Fri, Oct 29, 2010 - Page 13 News List

A world of dance at bargain-basement prices

Tickets for next week’s performances by Dance Forum Taipei are going for a song

By Diane Baker  /  Staff Reporter

Dance Forum Taipei dancers rehearse Like an Olive Tree by Spanish choreographer Marina Mascarell, who is a member of the Nederlands Dans Theater. The company will perform next week at Taipei’s Novel Hall.

Photo: Courtesy of Dance Forum Taipei

Bargain-hunter alert: the Council of Cultural Affairs is offering the deal of the decade! For anyone who has felt that tickets to performances were too expensive, Dance Forum Taipei (舞蹈空間舞蹈團) — one of just a handful of professional dance companies in the country — will be performing two brand-new works at Taipei’s Novel Hall on Thursday and next Friday, and the tickets are just NT$200 and NT$300.

That’s not just a bargain; it’s a steal, considering that tickets for the company’s last two shows — at the National Theater in June and at Novel Hall a year ago — were priced between NT$400 and NT1,500. The best deals, however, went to the early birds who snapped up the NT$100 tickets.

How can the company afford to perform at such prices?

“It’s the Council of Cultural Affairs Festival of Art and Technology, it’s all related to new media. We’re the opening program and all the money goes back to the government, that’s why the ticket prices are so low,” Dance Forum Taipei founder and director Ping Heng (平珩) said in a telephone interview last week.

She was thrilled that the NT$100 seats were gone by the beginning of the month, especially since the promotional materials were late. That’s what happens when a festival is organized by a committee — in this case by the council, Huashan 1914 Cultural and Creative Industry and the Taiwan Information Software Association.

“They asked us [to collaborate] in August and we thought it was a good idea because we might be able to attract a different audience, not just dance fans, but new technology people as well,” Ping said.

One of the reasons she jumped on board was the company’s plans to feature digital technology in its annual fall show, in works created by three foreign dancer-choreographers: Australians Lisa Griffiths and Adam Synnott and Spaniard Marina Mascarell Martinez.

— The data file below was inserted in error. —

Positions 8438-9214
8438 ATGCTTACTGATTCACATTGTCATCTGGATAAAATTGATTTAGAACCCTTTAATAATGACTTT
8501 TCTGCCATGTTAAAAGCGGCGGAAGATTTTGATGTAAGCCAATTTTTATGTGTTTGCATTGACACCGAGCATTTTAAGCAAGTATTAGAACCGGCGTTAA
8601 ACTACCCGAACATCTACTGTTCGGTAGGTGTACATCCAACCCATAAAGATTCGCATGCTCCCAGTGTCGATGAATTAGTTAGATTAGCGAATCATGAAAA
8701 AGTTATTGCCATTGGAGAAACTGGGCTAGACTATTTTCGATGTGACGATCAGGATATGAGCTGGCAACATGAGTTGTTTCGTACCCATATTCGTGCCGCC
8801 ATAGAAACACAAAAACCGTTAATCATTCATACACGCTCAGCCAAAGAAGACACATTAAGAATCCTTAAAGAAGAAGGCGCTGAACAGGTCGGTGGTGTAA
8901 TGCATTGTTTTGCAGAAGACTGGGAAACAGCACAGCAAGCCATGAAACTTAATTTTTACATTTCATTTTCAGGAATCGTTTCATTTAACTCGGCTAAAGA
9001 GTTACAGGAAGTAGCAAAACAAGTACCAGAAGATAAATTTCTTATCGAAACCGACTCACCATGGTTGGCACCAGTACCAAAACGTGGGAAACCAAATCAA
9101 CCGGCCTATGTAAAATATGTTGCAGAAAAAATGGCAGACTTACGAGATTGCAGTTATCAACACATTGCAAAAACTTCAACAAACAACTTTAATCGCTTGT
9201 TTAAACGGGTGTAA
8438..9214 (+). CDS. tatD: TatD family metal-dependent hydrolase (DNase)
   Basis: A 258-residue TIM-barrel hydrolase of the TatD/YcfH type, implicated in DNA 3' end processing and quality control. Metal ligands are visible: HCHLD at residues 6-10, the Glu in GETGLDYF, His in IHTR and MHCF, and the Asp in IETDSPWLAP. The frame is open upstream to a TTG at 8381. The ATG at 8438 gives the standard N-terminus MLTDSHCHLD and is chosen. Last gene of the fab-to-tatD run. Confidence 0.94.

“We started planning the show last year. We had been talking with Adam and Lisa since then. Adam is a dancer, choreographer and also does new media. Usually you need to work with two different artists, a choreographer and a new media person, but Adam can do both,” she said.

Asked how the company came to work with the two — who are both veterans of Melbourne’s famed Chunky Move (which is in Taipei next week as well) — Ping credited Asia Link, a center at the University of Melbourne that promotes social, cultural and political exchanges between Australia and its Asian neighbors.

“They have contacts with 40 or 50 groups. They used to send artists to the Artists Village ... and they are always recommending artists who have potential, who are up and coming. They recommended Lisa and Adam,” Ping said.

“As for Marina, when we performed in Amsterdam last year the promoter there recommended her. The promoter thinks there needs to be another Taiwanese company besides Cloud Gate [on the international circuit]. The promoter wanted to develop something based on our Eastern Promises,” she said. “First the promoter suggested a Brazilian choreographer, but we couldn’t work out the scheduling ... so the promoter then recommended some young choreographers, including Marina. We hadn’t worked with a female choreographer for a while, so I thought it would be good to try.”

Neither the company nor the choreographers had much time to develop the two works that make up the Long Take program, but Ping said Griffiths and Mascarell worked very hard.

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